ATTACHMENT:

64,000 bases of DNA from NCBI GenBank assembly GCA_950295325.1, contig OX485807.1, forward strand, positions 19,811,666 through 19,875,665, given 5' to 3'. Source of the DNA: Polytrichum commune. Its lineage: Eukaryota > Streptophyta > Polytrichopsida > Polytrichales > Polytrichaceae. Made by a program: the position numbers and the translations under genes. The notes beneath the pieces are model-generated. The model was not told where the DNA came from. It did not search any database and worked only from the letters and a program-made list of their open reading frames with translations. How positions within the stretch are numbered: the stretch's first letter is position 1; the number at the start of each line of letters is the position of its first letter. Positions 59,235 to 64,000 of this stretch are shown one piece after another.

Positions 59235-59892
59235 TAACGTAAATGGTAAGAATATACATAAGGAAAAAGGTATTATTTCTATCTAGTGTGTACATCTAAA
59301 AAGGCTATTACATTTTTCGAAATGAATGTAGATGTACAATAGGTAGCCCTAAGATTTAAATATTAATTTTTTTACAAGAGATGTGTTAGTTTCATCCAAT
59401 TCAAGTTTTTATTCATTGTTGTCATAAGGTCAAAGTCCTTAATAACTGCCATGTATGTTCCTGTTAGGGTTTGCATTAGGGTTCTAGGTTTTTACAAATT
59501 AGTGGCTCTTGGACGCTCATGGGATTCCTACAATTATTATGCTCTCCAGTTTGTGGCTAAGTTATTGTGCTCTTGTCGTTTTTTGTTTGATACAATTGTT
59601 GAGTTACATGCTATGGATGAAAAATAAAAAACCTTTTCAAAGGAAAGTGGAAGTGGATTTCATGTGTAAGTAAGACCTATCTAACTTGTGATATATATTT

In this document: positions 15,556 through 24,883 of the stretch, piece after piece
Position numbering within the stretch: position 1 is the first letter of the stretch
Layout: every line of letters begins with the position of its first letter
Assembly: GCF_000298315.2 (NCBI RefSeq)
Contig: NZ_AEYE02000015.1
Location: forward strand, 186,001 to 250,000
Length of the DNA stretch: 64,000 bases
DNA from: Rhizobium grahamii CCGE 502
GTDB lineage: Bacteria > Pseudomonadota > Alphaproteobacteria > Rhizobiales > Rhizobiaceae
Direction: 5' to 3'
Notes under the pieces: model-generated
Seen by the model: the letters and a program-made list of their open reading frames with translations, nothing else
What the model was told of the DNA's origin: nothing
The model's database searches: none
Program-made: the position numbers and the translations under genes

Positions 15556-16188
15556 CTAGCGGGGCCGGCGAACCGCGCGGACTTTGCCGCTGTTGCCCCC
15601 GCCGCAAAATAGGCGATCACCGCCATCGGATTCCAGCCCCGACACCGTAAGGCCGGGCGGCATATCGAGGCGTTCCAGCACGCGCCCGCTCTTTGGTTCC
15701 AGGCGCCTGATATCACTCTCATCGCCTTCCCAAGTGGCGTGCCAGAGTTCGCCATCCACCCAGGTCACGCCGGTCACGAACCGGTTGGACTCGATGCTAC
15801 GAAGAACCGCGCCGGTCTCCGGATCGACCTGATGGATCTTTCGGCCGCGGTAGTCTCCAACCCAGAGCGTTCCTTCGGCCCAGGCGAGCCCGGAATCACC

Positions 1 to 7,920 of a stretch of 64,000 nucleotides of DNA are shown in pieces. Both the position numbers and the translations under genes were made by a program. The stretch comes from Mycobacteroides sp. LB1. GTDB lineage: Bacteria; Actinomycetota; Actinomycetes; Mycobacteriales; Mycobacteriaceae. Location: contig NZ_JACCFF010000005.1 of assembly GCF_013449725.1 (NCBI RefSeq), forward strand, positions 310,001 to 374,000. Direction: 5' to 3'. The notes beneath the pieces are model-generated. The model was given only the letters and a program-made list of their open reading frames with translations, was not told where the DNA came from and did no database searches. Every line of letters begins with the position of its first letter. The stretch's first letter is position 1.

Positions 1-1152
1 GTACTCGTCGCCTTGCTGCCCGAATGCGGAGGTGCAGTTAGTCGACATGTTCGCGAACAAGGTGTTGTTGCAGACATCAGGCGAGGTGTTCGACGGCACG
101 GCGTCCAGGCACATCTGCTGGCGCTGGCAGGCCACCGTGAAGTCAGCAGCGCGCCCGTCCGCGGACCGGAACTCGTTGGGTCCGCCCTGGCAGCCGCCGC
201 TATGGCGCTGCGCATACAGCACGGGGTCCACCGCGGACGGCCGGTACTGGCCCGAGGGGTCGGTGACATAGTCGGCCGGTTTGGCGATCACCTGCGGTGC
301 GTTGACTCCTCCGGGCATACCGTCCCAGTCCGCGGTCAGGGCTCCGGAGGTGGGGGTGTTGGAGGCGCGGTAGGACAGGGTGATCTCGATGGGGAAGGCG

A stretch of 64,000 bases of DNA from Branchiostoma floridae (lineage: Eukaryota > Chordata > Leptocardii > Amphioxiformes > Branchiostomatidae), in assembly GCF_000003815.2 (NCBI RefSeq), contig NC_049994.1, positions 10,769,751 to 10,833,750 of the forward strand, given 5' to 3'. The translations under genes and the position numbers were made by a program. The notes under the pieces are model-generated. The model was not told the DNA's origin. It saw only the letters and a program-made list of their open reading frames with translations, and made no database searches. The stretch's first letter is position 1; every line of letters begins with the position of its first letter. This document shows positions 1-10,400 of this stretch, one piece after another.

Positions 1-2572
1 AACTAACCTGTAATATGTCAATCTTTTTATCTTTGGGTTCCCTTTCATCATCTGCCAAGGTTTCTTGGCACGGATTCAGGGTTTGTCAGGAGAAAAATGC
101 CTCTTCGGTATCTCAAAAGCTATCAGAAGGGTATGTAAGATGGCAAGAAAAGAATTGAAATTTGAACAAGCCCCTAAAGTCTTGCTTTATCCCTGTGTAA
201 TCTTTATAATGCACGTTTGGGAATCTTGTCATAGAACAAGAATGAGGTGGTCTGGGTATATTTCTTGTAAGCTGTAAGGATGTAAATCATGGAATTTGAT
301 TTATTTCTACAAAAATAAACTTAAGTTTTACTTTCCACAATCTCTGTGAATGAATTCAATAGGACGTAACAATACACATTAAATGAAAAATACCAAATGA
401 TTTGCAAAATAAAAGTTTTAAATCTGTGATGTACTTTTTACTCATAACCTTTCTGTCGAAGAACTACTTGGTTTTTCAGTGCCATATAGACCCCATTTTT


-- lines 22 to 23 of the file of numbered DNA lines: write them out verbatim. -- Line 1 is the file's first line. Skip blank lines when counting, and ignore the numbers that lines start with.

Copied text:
Program-made: the position numbers and the translations under genes

Positions 15556-16188